Ovo-lacto vegetarianism

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An ovo-lacto vegetarian (or lacto-ovo vegetarian) is a vegetarian who does not eat any meat, fish, or poultry. A typical ovo-lacto vegetarian diet includes fruits, vegetables, grains, legumes, nuts, seeds, dairy, and egg products.[1]

Etymology

The terminology stems from the Latin lac meaning "milk" (as in 'lactation'), ovum meaning "egg", and the English term vegetarian, so as giving the definition of a vegetarian diet containing milk and eggs.

Diet

In the Western World, ovo-lacto vegetarians are the most common type of vegetarian.[2] Generally speaking, when one uses the term vegetarian an ovo-lacto vegetarian is assumed.[3] Ovo-lacto vegetarians are often well-catered to in restaurants and shops, especially in some parts of Europe and metropolitan cities in North America.

Religion

In Jainism, all individuals eat only food materials derived from plant sources and milk/milk products, and are therefore lacto vegetarians. Jainism prohibits causing harm to any animal, even eggs, as hurting a living being is against the values of Jainism.[citation needed]

In Hinduism, many individuals are either raised as ovo-lacto vegetarians or lacto vegetarians.[citation needed]

The Bible Christian Church was a Christian vegetarian sect founded by William Cowherd in 1809.[4] Cowherd was one of the philosophical forerunners of the Vegetarian Society founded in 1847. The Bible Christian Church promoted the use of eggs, dairy and honey as God's given food per "the promised land flowing with milk and honey" (Exodus 3:8).[5]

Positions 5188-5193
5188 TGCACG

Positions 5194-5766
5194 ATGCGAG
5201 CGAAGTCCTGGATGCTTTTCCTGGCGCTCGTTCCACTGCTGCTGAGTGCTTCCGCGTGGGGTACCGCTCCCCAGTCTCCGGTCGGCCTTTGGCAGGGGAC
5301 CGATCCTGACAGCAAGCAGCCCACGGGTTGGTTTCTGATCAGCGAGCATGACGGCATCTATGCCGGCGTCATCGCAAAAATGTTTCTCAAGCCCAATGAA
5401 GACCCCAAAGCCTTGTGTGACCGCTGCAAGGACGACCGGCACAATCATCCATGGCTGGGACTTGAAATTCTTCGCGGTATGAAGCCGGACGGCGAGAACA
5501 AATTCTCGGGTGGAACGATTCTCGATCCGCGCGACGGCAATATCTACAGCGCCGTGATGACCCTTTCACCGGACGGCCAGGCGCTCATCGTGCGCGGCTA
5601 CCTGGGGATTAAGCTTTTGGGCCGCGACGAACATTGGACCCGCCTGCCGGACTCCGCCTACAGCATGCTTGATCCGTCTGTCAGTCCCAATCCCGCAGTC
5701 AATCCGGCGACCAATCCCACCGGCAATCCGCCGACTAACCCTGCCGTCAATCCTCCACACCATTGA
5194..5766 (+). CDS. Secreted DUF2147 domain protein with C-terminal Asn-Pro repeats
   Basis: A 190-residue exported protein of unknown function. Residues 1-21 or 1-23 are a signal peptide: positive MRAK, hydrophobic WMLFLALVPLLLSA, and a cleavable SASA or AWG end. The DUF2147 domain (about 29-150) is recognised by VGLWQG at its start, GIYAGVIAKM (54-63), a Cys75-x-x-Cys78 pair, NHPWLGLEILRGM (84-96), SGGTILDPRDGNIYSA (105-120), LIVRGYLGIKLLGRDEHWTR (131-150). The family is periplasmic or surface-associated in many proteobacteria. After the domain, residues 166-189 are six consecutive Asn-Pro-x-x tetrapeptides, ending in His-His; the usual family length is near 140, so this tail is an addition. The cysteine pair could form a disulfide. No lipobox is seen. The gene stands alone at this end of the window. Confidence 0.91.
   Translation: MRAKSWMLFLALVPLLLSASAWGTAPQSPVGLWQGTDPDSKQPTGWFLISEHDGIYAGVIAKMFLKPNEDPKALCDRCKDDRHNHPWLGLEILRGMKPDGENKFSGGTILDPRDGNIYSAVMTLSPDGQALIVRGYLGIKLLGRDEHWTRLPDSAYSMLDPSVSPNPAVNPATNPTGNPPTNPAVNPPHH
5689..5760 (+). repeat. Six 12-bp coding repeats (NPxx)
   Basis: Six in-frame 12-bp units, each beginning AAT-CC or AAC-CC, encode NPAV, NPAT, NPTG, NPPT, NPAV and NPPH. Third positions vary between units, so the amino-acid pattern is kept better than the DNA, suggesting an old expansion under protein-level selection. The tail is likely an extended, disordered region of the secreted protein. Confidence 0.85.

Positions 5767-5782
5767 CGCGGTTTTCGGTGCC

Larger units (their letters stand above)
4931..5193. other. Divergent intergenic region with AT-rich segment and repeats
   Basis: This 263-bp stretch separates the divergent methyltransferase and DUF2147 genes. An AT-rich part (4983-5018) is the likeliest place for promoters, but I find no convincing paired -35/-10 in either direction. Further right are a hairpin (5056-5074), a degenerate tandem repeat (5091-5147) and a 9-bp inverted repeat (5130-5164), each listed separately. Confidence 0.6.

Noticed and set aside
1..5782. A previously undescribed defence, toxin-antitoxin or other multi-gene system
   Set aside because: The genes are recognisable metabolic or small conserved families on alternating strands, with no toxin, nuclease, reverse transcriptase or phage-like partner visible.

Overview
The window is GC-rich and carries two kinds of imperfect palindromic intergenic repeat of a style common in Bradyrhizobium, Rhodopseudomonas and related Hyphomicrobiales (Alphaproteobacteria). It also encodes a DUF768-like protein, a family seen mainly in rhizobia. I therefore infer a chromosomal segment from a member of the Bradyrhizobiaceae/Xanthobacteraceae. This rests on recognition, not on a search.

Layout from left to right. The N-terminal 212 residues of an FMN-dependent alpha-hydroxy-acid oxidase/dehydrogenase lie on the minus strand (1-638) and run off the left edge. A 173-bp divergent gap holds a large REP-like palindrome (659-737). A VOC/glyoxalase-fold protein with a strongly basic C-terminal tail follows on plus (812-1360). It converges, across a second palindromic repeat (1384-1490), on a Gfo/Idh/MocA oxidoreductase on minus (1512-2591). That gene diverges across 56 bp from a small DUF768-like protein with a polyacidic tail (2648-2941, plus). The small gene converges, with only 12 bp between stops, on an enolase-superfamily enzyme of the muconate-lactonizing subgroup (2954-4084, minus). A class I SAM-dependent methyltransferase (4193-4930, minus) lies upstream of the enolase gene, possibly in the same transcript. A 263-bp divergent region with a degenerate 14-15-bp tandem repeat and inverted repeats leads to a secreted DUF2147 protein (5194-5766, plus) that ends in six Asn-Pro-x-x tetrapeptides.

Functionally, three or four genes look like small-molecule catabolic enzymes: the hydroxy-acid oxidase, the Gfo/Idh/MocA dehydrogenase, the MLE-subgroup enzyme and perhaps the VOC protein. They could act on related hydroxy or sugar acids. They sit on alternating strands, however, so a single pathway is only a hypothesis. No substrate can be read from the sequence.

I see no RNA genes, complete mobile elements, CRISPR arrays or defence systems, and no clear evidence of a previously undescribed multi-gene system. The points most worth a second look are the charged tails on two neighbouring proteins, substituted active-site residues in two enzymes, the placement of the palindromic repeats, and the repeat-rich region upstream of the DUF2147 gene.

Many Seventh-day Adventist followers are lacto-ovo vegetarians. For over 130 years, Seventh-day Adventists have recommended a vegetarian diet which may include milk products and eggs.[6]

References

  1. http://www.dietitians.ca/Downloads/Factsheets/Guidelines-Lacto-Ovo.aspx
  2. "Top 7 Types of Vegetarians".<templatestyles src="Module:Citation/CS1/styles.css"></templatestyles>
  3. "Vegetarian (Lacto-ovo vegetarian)".<templatestyles src="Module:Citation/CS1/styles.css"></templatestyles>
  4. Julia Twigg (1981). "The Bible Christian Church". International Vegetarian Union.<templatestyles src="Module:Citation/CS1/styles.css"></templatestyles>
  5. John Davis. "A History of Veganism from 1806" (PDF). International Vegetarian Union.<templatestyles src="Module:Citation/CS1/styles.css"></templatestyles>
  6. "''A Position Statement on The Vegetarian Diet Adapted from the General Conference of Seventh-day Adventists Nutrition Council''". SDADA. Retrieved 2011-10-03.<templatestyles src="Module:Citation/CS1/styles.css"></templatestyles>

See also

pt:Vegetarianismo#Ovolactovegetarianismo